Press-Telegram (Newspaper) - August 11, 1959, Long Beach, California                             UKIAH SAVES SELF IN FOREST FIRE BOY SAVED FROM CAVE-IN Billy Curtis, 4, is lifted by fireman William Devine (left) and Fire Lt. Donald Cook from a water ditch that caved in on him in Des Indians Prove Claim to 75% of California! DIGS OUT CAVE-IN VICTIM WASHINGTON 1 The Indian Claims Commission has ruled California Indians are! entitled to compensation for. 70 to 75 million acres of land in the state. This is about three-fourths of the stale. The exact amount of land taken from the Indians by the government in 1851 and the value of the land at that time will determined in a later proceeding before the com- mission. IN AN ORDER dated July 31, the commission ruled that about individual In- dians enrolled; as Indians of California have proved their claim to original ownership of all of the land area of Cali- fornia except areas claimed in other proceedings by specific Indian tribes. Excluded also from liability for compensation are lands granted to private ownership by the Spanish and Mexican governments prior to the ac- quisition of California by the United States in the Treaty of Guadalupe Hidalgo of 1848, and the acres estab- lished by the United States government crvations. for Indian res- THE COMMISSION said the original Indian ownership was extinguished by the gov- (Conlinueel Page A-6, Col. 2) Dad Saves Buried Son Bare-Handed DES MOINES, Iowa desperate father dug frantically with his bare hands for almost an hou Monday to free his 4-year-old son, trapped when water ditch caved in on him. Labor Bill Battle on in House WASHINGTON l publican southern A Re- Democrat coalition formally launched a drive in the House today for inactment of an administra- tion-backed labor bill branded as "tough" by union leaders. Opening four days of debate before a packed House and galleries crowded with repre- sentatives of unions and in- dustry, Rep. Howard W. Smith (D-Va.) attacked a rival measure backed by Democratic leaders. Smith, chairman of the Rules Committee, is support- ing a measure endorsed by President Eisenhower a n c most House Republicans: It would, he said, put an end to racketeering and other evils disclosed by the McClellan Rackets Committee in the Senate. The bny was complete] juried, arid "screaming som hing the father, Ir Curtis, said later. When th icreams stopped, tension ros 'He must be gone, he couldn lave lasted that said quietly. But'finally Curtis, with th iclp of other rescuers, go oung Billy H vas taken to- a hospita vhere an examination showe IE had only a few bumps an muses. 62 Peronist Unions Go on 1-Day Strike BUENOS AIRES two unions led by followers of ex-dictator Juan D. Peron went on a 24-hour strike to- day in a demonstration of sup- port for striking sugar work- ers in Tucuman province. An attempt to promote a nationwide walkout by all workers failed when 19 pro- Communist unions and 32 democratic labor groups ignored the strike call. THE VIRGINIAN said the Democratic supported meas ure approved by the House Labor Committee would not curb abuses. Voting is not scheduled un- til late Wednesday or Thurs- day. Speaker Sam Rayburn who is supporting the committee bill, said the House will hold a Saturday session if necessary to com- plete action on the bill this week. In advance of the House session GOP leaders predicted to Eisenhower that the bill the President backs will pass in the house. Bomber Flight on 1 Engine HONOLULU Navy Neptune patrol bomber limped miles Monday on one engine and landed safely at Hilo after a seven-hour strug- gle to stay aloft. The big two-engined 'plane, out of'Whiclby Island, Wash., and on a flight from Alameda, Calif., to Barbers Point Naval Air Station here with 10 men aboard, reported it had !ost an engine as it passed the halfway point of no return on the flight. The pilot, Lt. (j.g.) Braden R. Briggs, found one engine too weak to keep his craft steady at feet, so he used his auxiliary jets to boost, himself up. But his plane kept losing altitude anc his jet fuel ran out. By the time he was still 400 miles out he was cruising at 250 feel, riding the cushion of ai above the water. A naval spokesman said the last 40 miles was at the 100 foot level. He landed at Hilo on the big island of Hawaii as three rescue planes escortct him in. The threw everything, including the! parachutes, during Ihelr mile touch-and-go flight, crew told how they overboard almos youngsters, vlen, Women Battle Blaze Blame Children, Hunters; Elsinore Flames Controlled By Associated Press. Ominous smoke hung pvci orthern California moun- ains today as firemen fough ew flames in forests near kiah and Willits, about IOC miles north of San Francisco Every able-bodied man in kiah had to turn out Mon ay to save the city of 15, 00. Women and childrei sed garden hoses and buck ts to wet roofs as wind wept embers -cascaded down rom flaming forests just be ond city limits. Flames leveled one build ig on the outskirts and dam ged five others. Frightenec nimals, some singed, ven ured onto Ukiah streets. A ranger said fires nea Ukiah had been set by clil ren and hunters. 3 A FORCE OF 500 me inged the Decker Canyo laze near Lake Elsinore i Southern California, after i :laimed two lives, injured 2 .tid burned acres. With the fire finally sur ounded by breaks, fores anger Truman Holland said 'the overall situation look encouraging." For five weeks blazes i inder dry California fores and brush land have kcp firemen on the run. Tl state got less rain and sno .han usual last winer an heavy rains are not due fo months. As Northern Californ flames licked wider, forestc said children and matche proved a devastating comb nation. RANGERS SAID two fire on. ,Cow Mountain, ..east (Continued Page A-6, Col. 2 The Southland's Finest Evening Newspaper LONG BEACH 12, CALIF., TUESDAY, AUGUST 11, 1959 ol. 163 PRICK 10 CENTS 3Z PAGES TELEPHONE HE 5-1161 CLASSIFIED Hi! 2-593D HOME EDITION (Six Editions Daily) How Flames Swept Onto Ukiah THREE BOYS were playin nside the six-foot-deep ditc near Billy's home when suddenly caved in. Billy older brother, Donald, 9, wa juried chest deep, and neighbor, Marvin Connett, was buried up to his neck. Donald managed to free limself, and ran for his 'ather, who was just pulling lis car into the driveway. "I ran over and started Curtis said later. 'My wife called the police and fire departments. The Connett boy had his head out, but he was moaning "I'm ?oing to die, I'm going to die." "THE DIRT was pretty tight around his chest and said Curtis, and the was having trouble areathing. Later the boy was treated for possible chest in- juries. Curtis freed the Connet boy iust .as help arrived, and quickly began digging for his son. He tried to dig an air lole, while helpers shoveled away the dirt around the Employment Hits Record 67.5 Million WASHINGTON U. S. employment climbed to a record in Juiy, the Labor Department report- ed today. Unemployment during the month declined to persons, a smaller than nor- mal drop. The employment figure was up from June while the unemployment figure was down by THE FIGURES did not fleet the steel strike which has idled workers in steel mills, iron ore mines, and Great Lakes carriers and related industries. The report said weekly earnings of factory workers declined to during July, but still were 56.59 higher than a year ago. ONE OF SEVERAL FIRES burns over hills in vicinity of Ukiah in Northern California Monday, threatening (he town as burning embers fell on many houses. The town was later declared out of danger. At the lower left is Ukiah airport and to the right of it is a drive-in Wirephoto.) Cash Paid 58 Contest Winners A total of has been FAR EAST STORM VICTIMS P.G. 4 on U. S, Navy Ship Rejected Killed by Huge Wave on Trinity YOKOSUKA, Japan seas generated WASHINGTON Tha given to 58 lucky Typhoon Ellen caused the death of four sailors subcom- winners since Monday, Aug.j Hie U.S. Navy's attack transport Bexar, the Navy tod A a today. The Navy said 3, in The Press Telegram's! Secretary P. Mitchell of Labor James hailed the new Finally Patrolman Edmund Lee got hold of Billy's hand. 'It was a weird ;aid Lee later, 'The boy hold of my hand real Light and wouldn't let go." Then the boy's screams stopped. The father kept dig- ging fiercely, and a few min- utes later, after more than 45 minutes of frantic work, the boy was lifted to safety. Lucky Numbers Game. This leaves to be; i given away in prizes as the: contesl week. Rlevcn more lucky Social; Security numbers are listed in today's paper. TO ENTER THE contest, write or print your name, ad- dress and Social Security number on a postcard and mail it to The Independent, Stocks Edge Up After Deep Plunge NEW YORK stock market made a modest recov- ery today after Monday's deep plunge. Pivotal stocks in the steel, motor, chemical, oil and elec- tronic groups forged ahead. In early afternoon, however, the iposal for private power devel- of the Trinity Recla- foot-long Dexar was en route' JQn project in to Okinawa Sunday when a subcommUlce huge wave broke tQ bow, washing two men pacific Gas CQ board and knocking seven WHERE TO FIND IT Unclaimed tax funds await dozens more listed on Page A-7. Beach Hal B-7, B-7. D-2 to 7. C-6, 7. A-8. B-6. B-3, Shipping D-2. C-l to 4. C-5. TV, D-8. B-7. B-4, 5. Your A-2. l employment and wage figures as meaning that "more Amer- icans have better jobs at higher wages than ever be- fore." C 9 TOGETHER, he said, they mean that the economy "is ising to new heights and is (reducing more and better hings for a higher living standard for all of us." Seymour Wolfbein, the de- partment's job expert, said the report reflected "con- :inued basic improvement in the employment situation." He said a reduction in the ranks of unemployed is expected in August, but that these calculations might be upset because of layoffs in- duced by the steel strike. The government counts strikers as but workers who are laid off as a result of a strike arc tallied as jobless. Press Telegram, 604 Ave., Long Beach 12. N.Y. Records Quake Probably in Indies NEW YORK slight earthquake miles from here, probably in the West Indies, was recorded early to day on the Fordham Univer- sity seismograph. If your number appears in the list below, bring your So- cial Security card and identi- fication to The I, P-T business office to claim your award. Today's lucky numbers are {deadline, Thursday, Aug. 13, 1959, 5 560-46-1829 528-05-7148 283-24-2090 561-10-0949 560-40-6882 045-12-0054 554-28-7385 563-24-3477 568-16-7234 504-22-6284 562-14-8350 Monday's lucky numbers (deadline, Wednesday, Aug. 12, 1059, 5 557-54-1816 555-46-3120 565-48-2684 558-40-5790 572-22-5890 468-18-6356 550-34-2404 556-14-6375 355-26-1819 496-22-1719 (55) 549-09-0481 pjne some gains had been cut and a few issues had slipped un- der the previous close. At noon the Dow-Jones in- dustrial average stood at 654.79, up 1.00. That com- pared with a loss of 14.78 Monday. Some new buying entered the market today from those who felt prices had reached attractive levels, brokers said. They believed the re bound was primarily a tech- nical rally. Another crewman rescued jnc of the two men over- joard, then was drowned limself. The other man over- ioard was not found. fc O i 4 A PROBE into the tragedy vas opened at sea aboard the carrier Lexington by a board headed by Rear Adm. W. [-.Ipower features in the current Gentner, commander of Car-ifiscal year, rier Division 7. Ens. Robert D. Stannus, of U.S. Tanker Goes Aground Off India BOMBAY, India (ff) The National Peace was reported abandoned today off the Lac- cadive Islands after going aground. A message received here gave no other details except the ship's position, 200 miles off India's west coast. Weather- Some clouds late to- night and early Wednes- day, but mostly sunny Wednesday. Little change in temperature. 'thers against the anchor to build a ...v. Thc acljon vindlass and a bulwark. Two f the latter died of their in- (hc effcct of legis- Conferees representing House and Senate Appropria- tions committees are meeting later today to decide whether to retain a appro- priation for starting federal construction of the Trinity, All-federal development >an Antonio, Tex., was was in 1935' 'heroic officer who vol- ified by the Navy as the Congress at that time direct- ed the secretary of interior to investigate the possibility of contracting with a non-federal .mtarily dove into heavy seas" and saved Marine Cpl. (Continued Page A-6. Col. 1) agency for the power features. Long's Solons Cut Him Short, Adjourn BATON ROUGE, La. Frustrated Gov. Earl K. Long today planned, to "carry my fight to the people" after a December Democratic guber- natorial primary. The governor had little or nothjng to say to newsmen rebellious legislature killed his after he. shuffled from .the special session before-it was nn .hour old. Long, trying to gather his forces after a stunning and swift .defeat, had his sights set on a downtown New Or- leans rally grounds of his political foe, Mayor deLesseps Morrison, one of his opponents in the legislature ashen faced, be- hind him the echoes of law- makers applauding their ad- journment victory. 9 -3 BUT HIS CRONIES brushed aside the sudden end.as an act of defiance. They, con- (Continued Page A-6, ij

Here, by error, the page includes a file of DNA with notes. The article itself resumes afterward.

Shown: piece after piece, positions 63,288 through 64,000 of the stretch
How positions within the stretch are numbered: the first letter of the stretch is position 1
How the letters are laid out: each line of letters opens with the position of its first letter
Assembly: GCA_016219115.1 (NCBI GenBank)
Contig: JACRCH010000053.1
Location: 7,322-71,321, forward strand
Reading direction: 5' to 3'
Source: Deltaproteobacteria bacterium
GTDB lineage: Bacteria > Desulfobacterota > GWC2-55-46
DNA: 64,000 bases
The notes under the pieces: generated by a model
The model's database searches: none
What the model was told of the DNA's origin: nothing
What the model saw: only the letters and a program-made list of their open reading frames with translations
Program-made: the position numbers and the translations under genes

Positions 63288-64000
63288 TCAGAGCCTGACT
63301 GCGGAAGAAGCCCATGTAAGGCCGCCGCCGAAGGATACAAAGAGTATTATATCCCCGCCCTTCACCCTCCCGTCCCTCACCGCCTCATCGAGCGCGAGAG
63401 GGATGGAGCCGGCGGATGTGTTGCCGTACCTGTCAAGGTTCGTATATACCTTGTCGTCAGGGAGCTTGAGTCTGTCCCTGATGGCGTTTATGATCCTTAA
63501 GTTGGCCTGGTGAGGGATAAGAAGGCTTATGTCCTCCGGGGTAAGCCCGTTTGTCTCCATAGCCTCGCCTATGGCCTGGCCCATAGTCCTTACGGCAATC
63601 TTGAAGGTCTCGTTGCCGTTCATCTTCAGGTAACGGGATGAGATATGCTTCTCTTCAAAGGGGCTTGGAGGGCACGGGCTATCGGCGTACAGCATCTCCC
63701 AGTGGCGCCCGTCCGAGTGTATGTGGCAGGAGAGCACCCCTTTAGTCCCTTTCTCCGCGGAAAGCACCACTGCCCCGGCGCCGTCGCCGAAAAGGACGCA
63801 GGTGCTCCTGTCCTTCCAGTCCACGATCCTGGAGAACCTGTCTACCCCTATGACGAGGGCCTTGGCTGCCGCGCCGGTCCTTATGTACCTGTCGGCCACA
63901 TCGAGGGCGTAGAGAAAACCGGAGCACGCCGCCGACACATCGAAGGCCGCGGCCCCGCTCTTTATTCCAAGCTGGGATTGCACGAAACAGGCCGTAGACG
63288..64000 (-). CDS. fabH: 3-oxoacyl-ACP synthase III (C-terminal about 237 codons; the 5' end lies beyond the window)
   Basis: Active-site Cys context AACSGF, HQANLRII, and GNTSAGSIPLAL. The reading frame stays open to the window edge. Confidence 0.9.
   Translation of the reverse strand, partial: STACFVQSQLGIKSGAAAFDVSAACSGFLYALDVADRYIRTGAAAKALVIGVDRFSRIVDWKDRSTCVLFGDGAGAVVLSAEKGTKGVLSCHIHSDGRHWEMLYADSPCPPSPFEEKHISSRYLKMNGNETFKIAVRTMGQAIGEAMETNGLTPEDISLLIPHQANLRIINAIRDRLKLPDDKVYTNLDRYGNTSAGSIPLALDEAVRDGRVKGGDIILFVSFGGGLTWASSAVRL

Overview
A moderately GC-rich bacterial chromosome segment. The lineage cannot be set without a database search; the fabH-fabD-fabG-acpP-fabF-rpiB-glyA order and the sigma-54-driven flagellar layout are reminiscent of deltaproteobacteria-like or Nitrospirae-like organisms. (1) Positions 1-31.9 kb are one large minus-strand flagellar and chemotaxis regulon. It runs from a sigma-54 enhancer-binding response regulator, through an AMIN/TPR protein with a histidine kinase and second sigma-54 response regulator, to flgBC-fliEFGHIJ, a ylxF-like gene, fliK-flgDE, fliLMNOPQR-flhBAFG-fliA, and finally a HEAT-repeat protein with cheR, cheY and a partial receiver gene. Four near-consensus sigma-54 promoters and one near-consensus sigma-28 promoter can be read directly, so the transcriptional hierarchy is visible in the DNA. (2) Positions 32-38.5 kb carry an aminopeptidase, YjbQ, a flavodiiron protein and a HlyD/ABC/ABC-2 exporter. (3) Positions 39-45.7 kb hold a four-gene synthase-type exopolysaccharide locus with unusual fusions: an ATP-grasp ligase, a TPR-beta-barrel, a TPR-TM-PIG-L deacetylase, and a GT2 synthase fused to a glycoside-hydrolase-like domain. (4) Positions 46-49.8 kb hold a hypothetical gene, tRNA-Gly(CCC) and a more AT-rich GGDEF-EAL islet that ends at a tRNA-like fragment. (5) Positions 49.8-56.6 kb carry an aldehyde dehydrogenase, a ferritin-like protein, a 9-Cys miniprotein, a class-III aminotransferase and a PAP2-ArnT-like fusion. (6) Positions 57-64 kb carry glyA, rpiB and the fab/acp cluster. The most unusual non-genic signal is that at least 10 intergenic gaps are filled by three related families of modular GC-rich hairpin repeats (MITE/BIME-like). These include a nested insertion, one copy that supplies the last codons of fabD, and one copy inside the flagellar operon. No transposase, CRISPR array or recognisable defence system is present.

From 1607 To The Present